Xerox Joins the Search Party

Everyone, it seems, is jumping into the search engine business these days. The latest is Xerox with something called FactSpotter, which focuses on semantic searches as a way to improve Internet research through analyzing the meaning of a question and a document to match the two for the best possible answer -- sort of part psychologist, part analytical software.

The woman in charge of parsing and semantics research at Xerox, Frederique Segond, explains. "Many words can be different things at the same time. The context makes the difference," she said. "The tricky things here are not the words together but how are they linked."

For example, a semantic search could help a user who wants to know who Abraham Lincoln's first vice president was. Typical searches using keywords such as "Lincoln" and "vice president" often won't render the correct answer. But asking a question using a semantic search would return the answer: Hannibal Hamlin.

FactSpotter, about four years in the making, will be released some time next year through Xerox Global Services as part of Xerox Litigation Services.

IBM's Big Blue 'S'
Earlier this week in New York, IBM showed off to Wall Street managers what it called the System S, which Big Blue is hoping will take a giant step toward finally commercializing stream computing.

What is stream computing? It's the attempt to deal with the need for faster data handling and analysis in both business and science applications, as well as the fire-hose spew of digital information coming from Web sites, blogs, e-mail, telephone conversations and even electronic sensors.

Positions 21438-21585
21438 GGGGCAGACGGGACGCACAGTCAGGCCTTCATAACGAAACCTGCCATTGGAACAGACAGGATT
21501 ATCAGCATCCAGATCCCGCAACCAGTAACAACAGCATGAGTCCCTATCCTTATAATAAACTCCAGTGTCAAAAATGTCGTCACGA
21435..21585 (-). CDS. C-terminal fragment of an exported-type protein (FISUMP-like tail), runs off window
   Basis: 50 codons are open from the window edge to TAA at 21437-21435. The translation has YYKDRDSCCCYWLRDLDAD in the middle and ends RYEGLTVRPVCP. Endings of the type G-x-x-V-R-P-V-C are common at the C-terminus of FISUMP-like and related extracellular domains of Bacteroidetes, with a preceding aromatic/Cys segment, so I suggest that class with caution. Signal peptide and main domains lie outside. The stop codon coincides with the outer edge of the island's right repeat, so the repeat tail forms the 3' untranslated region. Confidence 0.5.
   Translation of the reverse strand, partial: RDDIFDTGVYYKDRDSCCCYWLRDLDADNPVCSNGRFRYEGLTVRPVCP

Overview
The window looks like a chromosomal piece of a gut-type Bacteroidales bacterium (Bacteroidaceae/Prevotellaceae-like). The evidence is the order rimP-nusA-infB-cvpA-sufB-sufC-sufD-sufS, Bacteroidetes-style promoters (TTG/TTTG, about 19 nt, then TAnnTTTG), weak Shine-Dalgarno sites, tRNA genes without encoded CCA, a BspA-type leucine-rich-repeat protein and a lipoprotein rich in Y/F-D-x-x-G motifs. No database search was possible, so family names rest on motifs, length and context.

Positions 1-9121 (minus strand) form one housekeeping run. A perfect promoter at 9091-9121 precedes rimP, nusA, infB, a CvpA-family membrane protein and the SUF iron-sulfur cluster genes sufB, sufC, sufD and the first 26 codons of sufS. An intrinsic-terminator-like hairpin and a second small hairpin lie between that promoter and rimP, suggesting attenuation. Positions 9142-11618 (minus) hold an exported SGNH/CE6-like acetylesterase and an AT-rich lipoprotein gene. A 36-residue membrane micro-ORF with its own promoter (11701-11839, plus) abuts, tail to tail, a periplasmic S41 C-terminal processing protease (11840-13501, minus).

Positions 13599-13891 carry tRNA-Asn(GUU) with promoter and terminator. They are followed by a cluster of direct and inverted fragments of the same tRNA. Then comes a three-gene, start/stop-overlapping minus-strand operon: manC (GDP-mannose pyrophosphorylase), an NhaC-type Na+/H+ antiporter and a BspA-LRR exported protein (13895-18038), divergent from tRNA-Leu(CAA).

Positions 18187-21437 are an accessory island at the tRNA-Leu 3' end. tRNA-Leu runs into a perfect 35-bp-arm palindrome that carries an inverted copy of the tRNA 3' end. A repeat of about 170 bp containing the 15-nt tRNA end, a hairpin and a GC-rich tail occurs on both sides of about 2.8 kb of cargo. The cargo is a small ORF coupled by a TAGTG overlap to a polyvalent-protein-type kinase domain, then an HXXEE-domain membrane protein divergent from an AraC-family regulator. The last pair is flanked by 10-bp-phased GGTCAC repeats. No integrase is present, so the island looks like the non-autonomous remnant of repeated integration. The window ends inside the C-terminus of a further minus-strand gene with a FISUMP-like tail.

IBM's approach incorporates advanced software capable of analyzing data as it pours in. So, for instance, text-, voice- and image-recognition technology can be used to sort out what data is more relevant to address a specific problem.

IBM officials said System S is about ready for the marketplace. The first system based on the technology will operate on about 800 microprocessors, but can be scaled up to the tens of thousands. There's still work to be done with the system software that would allow applications to split up tasks -- like image and text recognition -- and then reassemble those pieces to provide answers.

Microsoft-Open Source Détente Stalls?
With the watershed agreement signed late last year between Microsoft and Novell that offered open source developers protection from patent infringement, it looked like the beginning of a new era of cooperation between Redmond and the open source world. Microsoft followed up its Novell deal with similar ones involving Xandros and Linspire that protected third-party and IT open source developers against potential lawsuits.